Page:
- Biases of gender: “Yin energy is feminine (soft/passive/receptive) and Yang energy is masculine (strong/active/dominant).“
- Being aware of gendered concepts like associating “moon energy” with “feminine” energy and linking femininity to passivity or receptiveness can be a sticky situation. We can be feminine and strong. We can also be masculine and gentle. In de-coupling gender from concepts, we offer inclusive language in a neutralized way that offers a sense of belonging for folks of all gender(s).
- Biases of age: “She looks older – I’ll suggest she take our chair yoga class!“
- As our bodies change throughout our lifetime so too does our yoga. Our practice may begin to look differently, and embracing the many forms, and ways of practicing yoga, is a practice in and of itself. Allowing the many different expressions of any given pose can be a beautiful practice of inclusivity as we admire the strength and determination of each student, no matter their age or expression of the asana.
- Biases of intention: “Brittany, a fellow yoga instructor at this studio, is in my class today – I’ll make sure to offer her lots of personal adjustments as she should know her hips aren’t square – she’s an instructor!“
- It can be so intense to practice at the same studio that you teach. As it can with any other career, the social atlas among fellow yoga instructors can often be quite competitive if not eventually toxic. Being kind to each other and welcoming each student into your studio (teacher-students included) can be a beautiful way of honoring one another’s practice(s). Maybe Brittany was focusing on her spiritual connection to her practice today and loosened her prioritization of the physical asana. As long as the student isn’t causing harm to themselves or others, let us not assume the motivations, ability, or intentions of any student’s practice.
- Biases of relationship(s) and/or orientation: “Valentine’s Day is coming up – I’ll offer a partner yoga class and offer lots of hetero-normative definitions of what love is.“
- A recent study showed that about 1/3 of Americans describe their ideal relationship as something other than complete monogamy. As open relationships become increasingly common, so too must our inclusivity of them in social spaces – like yoga studios! Creating a space where people of all relationship structures and orientations feel welcome is an ongoing effort of inclusivity in yoga spaces.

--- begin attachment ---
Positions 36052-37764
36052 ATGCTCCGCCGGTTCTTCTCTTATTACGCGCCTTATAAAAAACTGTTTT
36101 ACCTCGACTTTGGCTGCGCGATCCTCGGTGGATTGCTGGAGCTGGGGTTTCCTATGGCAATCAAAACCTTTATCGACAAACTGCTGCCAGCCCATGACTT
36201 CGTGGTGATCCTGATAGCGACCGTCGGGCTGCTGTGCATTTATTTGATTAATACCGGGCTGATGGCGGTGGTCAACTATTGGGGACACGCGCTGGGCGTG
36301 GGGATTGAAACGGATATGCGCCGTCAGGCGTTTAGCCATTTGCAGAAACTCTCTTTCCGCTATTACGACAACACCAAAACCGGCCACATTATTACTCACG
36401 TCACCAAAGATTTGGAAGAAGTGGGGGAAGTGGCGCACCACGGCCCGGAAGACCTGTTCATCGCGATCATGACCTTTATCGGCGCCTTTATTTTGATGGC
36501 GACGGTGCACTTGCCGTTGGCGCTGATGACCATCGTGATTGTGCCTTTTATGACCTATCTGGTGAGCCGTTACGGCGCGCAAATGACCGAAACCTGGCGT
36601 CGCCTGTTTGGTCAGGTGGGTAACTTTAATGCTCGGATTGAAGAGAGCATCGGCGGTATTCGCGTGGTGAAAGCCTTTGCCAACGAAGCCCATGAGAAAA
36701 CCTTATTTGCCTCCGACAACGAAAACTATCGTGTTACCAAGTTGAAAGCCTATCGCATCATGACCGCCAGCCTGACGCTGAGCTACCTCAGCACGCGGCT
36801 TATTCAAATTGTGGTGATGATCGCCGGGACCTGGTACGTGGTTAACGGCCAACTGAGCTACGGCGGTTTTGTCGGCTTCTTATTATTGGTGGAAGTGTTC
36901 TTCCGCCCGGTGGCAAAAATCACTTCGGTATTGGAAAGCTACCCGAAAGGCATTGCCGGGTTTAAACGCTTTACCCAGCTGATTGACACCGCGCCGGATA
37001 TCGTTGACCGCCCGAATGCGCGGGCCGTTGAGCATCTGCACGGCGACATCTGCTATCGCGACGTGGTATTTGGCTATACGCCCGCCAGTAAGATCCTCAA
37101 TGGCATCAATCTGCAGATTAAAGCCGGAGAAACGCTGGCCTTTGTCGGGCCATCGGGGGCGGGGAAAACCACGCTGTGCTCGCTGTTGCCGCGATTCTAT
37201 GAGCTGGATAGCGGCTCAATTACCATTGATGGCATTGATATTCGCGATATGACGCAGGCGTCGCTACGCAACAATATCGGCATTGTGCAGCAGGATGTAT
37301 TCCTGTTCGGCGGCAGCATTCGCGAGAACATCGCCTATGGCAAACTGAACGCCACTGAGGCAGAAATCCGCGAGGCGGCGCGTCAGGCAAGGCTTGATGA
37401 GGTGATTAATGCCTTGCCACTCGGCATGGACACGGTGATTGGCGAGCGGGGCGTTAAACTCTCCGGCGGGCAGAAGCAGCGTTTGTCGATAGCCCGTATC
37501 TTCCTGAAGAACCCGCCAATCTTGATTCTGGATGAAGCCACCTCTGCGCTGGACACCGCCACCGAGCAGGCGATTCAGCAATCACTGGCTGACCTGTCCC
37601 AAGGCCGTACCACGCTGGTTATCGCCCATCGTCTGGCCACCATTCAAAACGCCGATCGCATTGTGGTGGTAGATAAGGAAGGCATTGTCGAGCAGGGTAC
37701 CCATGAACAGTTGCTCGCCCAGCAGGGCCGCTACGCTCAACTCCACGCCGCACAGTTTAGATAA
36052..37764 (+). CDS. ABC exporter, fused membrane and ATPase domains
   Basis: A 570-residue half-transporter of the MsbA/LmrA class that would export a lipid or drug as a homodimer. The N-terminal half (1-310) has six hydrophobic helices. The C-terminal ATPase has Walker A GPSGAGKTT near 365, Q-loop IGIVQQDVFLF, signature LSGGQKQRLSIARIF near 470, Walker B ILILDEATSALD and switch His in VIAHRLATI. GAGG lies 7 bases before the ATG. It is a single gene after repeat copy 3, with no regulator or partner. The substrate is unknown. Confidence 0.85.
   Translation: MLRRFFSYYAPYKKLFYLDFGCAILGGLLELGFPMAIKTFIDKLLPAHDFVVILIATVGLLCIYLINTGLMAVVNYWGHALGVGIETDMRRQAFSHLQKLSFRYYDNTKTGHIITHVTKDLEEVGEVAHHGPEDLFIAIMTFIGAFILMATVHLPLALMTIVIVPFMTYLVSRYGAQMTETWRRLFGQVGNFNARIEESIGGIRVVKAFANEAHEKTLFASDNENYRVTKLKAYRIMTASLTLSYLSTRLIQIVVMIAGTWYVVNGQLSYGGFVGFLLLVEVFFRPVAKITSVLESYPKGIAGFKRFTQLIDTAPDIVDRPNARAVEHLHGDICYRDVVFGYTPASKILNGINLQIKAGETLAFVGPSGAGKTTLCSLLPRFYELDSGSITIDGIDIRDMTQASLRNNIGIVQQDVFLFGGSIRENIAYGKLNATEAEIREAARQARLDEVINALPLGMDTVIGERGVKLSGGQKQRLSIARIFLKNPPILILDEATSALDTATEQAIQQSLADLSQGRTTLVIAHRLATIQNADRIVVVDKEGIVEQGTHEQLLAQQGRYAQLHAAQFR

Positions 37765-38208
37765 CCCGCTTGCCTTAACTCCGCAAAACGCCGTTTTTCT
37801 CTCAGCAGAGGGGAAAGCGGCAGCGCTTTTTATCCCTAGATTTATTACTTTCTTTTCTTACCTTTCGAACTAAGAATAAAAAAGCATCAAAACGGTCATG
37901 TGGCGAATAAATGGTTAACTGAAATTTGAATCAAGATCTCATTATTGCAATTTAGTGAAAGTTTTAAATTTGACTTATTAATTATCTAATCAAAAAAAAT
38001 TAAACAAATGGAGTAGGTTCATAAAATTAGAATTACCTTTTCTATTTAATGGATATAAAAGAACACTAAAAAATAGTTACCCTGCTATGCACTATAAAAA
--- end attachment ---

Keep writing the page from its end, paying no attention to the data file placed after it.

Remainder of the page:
Creating Intentionally Safe, Neutral, and Inclusive Spaces
There are quite literally endless ways that we can continue to grow and evolve our teachings and spaces. As yoga instructors, and as human rights and social justice advocates, some ways we might create intentionally inclusive spaces may include:
- Gender-neutral changing rooms
- Inviting language “I invite you all to please join me standing at the tops of your mats” instead of “Stand at the tops of your mats”
- Inclusive pronouns on liability forms & used in class when referring to that student
- Gender-neutral cueing “lower ribs” instead of “bra strap line” and avoiding unnecessary phrases such as crossing the legs “like a lady”)
- Offering instruction for people of all body sizes and abilities (“for those of us with bigger bodies, lift the tums over the thigh as you twist”)
- Continually evolving our understanding and awareness of ourselves and one another in our own social conditioning, trauma(s), and biases
If we are a studio owner, our responsibility toward belonging may extend to our marketing, hiring, teacher pay, class offerings, retail offerings like a range of mat and clothes sizes, and beyond.
The Mental Presence of Diversity, Equity, and Inclusion
With the presence of mind gifted to us through consistent practice and an open-minded understanding of how to best harmonize with ourselves and the world around us, we develop a better understanding of our conscious and unconscious biases. With this understanding, we can better create intentionally inclusive, diverse, and equitable spaces that offer a kinder, more compassionate lens toward ourselves, others, and the connections between us.
Setting the Vibe of Inclusivity
Creating affirming, diverse, equitable, and inclusive spaces requires action! It is our duty as yoga teachers in our communities to develop our classes and offerings to best support our students. If you are interested in a simple way to add an element of inclusivity to your yoga classes, head on over to my freelance site, LCF Writing Services, for these name and pronoun tent cards that students may fill out and place at the top of their mats. These yoga class cards help set the tone for an inclusive environment and yoga practice!